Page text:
Angela Miller went to demonstrations against the Vietnam War with her father, Dwight Miller, a Stanford professor.

“We were chased down by mounted police in San Francisco,” she recalls.

On Wednesday, Miller brought her son, Jonas Stockie, 12, to his first demonstration. He hoisted a sign and waved to an acquaintance in a passing car. Miller’s daughter, Marisa Miller, 16, said she had been to many demonstrations in the past few years: for living wages for Washington University maintenance staff, against confirmation of Alberto Gonzales as attorney general, for example.

AnaClaire Bryant, 8, made her own pro-Obama poster. Her father, Sean Bryant, is a student at St. Louis University Law School. He encouraged AnaClaire to participate in the demonstration “so she can learn that she can speak her voice and people will hear it.”

He glanced fondly at his daughter standing in the hot sun. “If you believe in something, you’ve got to say what you believe. Right, Goofball?”

AnaClaire nodded, smiling.

Published 7/14/08 on Huffington Post

Gov. Blunt’s Parallel Universe

When Gov. Matt Blunt declared Missouri a state of ONE I wish I had asked him about the obvious contradiction — that he could blandly agree to support eradicating poverty in Africa and other Third-World countries, while just as blandly cutting the budget of Medicaid programs for children and families right in his own state.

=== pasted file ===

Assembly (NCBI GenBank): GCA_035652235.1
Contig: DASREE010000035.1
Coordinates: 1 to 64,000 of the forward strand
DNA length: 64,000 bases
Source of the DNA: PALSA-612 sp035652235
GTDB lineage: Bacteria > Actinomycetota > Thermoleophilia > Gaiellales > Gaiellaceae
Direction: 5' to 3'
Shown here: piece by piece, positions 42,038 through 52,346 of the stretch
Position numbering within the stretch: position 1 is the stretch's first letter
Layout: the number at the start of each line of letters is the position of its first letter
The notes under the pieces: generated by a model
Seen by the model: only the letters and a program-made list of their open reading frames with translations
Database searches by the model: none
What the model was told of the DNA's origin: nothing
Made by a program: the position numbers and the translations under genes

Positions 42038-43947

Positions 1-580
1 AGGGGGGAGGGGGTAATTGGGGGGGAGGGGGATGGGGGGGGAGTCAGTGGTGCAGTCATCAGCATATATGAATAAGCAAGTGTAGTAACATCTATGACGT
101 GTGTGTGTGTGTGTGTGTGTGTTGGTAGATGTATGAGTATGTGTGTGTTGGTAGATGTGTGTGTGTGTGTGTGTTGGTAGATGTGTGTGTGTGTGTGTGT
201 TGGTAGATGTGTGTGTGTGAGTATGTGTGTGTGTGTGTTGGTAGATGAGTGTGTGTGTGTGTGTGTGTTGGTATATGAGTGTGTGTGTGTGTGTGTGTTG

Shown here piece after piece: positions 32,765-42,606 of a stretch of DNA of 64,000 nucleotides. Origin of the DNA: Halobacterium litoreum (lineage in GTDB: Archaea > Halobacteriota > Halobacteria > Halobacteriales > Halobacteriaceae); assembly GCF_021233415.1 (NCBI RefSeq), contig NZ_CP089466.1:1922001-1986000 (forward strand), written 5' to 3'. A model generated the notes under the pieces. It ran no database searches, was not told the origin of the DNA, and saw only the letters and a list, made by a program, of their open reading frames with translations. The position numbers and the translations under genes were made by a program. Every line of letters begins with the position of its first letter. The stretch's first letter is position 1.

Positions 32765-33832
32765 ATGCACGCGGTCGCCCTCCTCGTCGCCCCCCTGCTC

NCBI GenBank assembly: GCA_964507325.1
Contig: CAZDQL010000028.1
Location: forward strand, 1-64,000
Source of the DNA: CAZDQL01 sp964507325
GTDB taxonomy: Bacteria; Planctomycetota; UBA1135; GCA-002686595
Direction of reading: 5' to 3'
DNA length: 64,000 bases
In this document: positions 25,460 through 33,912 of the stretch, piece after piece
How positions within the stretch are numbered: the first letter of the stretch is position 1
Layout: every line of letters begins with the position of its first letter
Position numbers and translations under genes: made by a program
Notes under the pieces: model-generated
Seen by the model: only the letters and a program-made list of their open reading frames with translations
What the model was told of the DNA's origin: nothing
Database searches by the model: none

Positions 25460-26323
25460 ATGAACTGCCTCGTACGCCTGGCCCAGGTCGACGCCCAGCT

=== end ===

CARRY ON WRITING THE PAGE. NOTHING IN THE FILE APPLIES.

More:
He gave an indication of his ability to live in parallel universes in his speech Thursday. America is the richest, most privileged country in the world, he said. We are generous, and Missourians are more generous than the national average. Gov. Blunt seemed to be saying that individual and corporate efforts at charity were fine — admirable, in fact.
But when it comes to throwing the power and purse of state government behind eliminating the disease and malnutrition that haunt people in poverty in HIS OWN STATE, Blunt is able to disconnect from those noble words and cut programs and aid for children and the poor — even if it means losing matching federal funds.
I wish I had asked Gov. Blunt, what does it mean, to sign that proclamation, if you’re not going to change policy?

ONE Missouri: Fighting to End Poverty

St. Louis — Missouri is as fractious a state as you can get. It was a Republican “red” state in the presidential election of 2004, a Democratic “blue” state in the senatorial election in 2006. The folks north of the Missouri River have different politics from the folks south of that river. The legislators representing rural and small-town Missouri often vote differently than those representing urban and suburban residents.